TEA traders want a new tax imposed on local tea revoked adding that it will make Kenyan tea uncompetitive and reduce farmer's earnings immensely.
Under the umbrella body of East African Tea Traders Association, the traders have demanded for a review of the tea Ad Valorem levy of one per cent per kilogram of tea.
The new tax was gazetted in January replacing the previous taxation that was charged at Sh46 per kilo of made tea. Eatta said the new tax would result in a 700 per cent increase on tea price depending on the prevailing price at the auction.
"It will not only cut the profits but with all the bureacracy of handling the taxation documents it will also increase the time before the product is put out for sale," said EATTA chairman Peter Kimanga. "I will find it easier to buy Rwandan tea which has no hustles, I can buy in the morning and sell in the afternoon."
Eatta said that since the tax will make locally produced tea be uncompetitive at the Mombasa tea auction and would also affect quailty as farmers would produce lower quality tea to avoid paying higher taxes.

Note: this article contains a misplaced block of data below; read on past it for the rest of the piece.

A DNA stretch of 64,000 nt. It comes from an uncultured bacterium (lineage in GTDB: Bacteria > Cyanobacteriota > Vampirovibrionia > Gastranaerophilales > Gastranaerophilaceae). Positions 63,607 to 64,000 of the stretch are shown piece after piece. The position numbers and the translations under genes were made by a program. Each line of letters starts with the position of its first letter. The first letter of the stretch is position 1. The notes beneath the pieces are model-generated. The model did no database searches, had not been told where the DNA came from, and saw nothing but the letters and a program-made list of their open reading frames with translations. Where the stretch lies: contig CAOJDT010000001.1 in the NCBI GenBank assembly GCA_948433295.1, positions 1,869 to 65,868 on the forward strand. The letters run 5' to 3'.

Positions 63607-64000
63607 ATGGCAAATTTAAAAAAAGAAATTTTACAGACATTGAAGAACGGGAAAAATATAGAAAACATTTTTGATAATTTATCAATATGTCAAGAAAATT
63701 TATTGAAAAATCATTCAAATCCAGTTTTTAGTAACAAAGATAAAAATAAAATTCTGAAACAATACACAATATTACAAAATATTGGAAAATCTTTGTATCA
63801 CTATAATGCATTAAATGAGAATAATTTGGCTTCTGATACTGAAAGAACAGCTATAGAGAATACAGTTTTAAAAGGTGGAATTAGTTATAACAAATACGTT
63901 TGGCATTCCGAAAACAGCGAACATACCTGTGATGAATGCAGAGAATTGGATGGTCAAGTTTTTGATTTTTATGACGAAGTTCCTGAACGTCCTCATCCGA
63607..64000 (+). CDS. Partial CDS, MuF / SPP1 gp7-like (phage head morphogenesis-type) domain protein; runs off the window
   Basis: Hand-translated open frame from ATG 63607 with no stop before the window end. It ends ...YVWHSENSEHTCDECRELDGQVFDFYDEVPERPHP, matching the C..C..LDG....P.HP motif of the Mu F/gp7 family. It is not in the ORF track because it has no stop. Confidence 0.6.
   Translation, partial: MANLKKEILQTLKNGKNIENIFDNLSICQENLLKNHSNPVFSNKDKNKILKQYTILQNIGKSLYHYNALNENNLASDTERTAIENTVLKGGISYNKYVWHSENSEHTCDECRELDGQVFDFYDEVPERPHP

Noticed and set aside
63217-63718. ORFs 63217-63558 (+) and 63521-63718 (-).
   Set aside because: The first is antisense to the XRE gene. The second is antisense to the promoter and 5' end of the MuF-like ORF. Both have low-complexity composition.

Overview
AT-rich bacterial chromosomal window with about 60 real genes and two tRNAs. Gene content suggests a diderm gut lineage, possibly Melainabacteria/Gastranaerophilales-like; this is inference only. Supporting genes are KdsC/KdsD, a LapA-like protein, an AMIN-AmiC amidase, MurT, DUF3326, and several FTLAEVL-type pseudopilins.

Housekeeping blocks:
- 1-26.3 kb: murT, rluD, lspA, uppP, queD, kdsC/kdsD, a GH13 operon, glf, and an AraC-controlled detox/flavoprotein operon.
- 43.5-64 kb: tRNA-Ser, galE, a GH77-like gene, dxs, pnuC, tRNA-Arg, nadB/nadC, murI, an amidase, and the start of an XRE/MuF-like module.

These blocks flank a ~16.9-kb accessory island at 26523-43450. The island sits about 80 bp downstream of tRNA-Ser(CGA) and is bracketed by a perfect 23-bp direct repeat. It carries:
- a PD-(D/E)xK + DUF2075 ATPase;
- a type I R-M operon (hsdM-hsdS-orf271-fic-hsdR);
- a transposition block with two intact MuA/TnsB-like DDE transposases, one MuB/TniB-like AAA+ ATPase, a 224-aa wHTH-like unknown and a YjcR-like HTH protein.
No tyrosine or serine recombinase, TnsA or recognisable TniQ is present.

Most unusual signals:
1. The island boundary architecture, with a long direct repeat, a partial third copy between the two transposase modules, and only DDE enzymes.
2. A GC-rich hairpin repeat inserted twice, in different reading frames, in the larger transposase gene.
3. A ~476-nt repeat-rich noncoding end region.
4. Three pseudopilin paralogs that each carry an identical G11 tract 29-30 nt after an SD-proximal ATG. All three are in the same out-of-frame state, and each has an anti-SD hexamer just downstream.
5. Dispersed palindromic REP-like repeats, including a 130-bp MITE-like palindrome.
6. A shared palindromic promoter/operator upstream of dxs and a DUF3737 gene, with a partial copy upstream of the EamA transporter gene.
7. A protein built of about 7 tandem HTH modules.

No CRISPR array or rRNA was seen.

EATTA managing director Edward Mudibo said the one per cent tax should be cut to 0.25 per cent which he said would be in line with the recommendations of the tea task force.
Mudibo said that efforts to engage the relevant ministries have failed as there has been no feedback from numerous letters and emails to these ministries. "EATTA is totally against this levy which is punitive, excessive, regressive and needs immediate review," said Mudibo.
On his part, EATTA Kimanga said that a proposal of such magnitude should have been deliberated on with the stakeholders before implementation.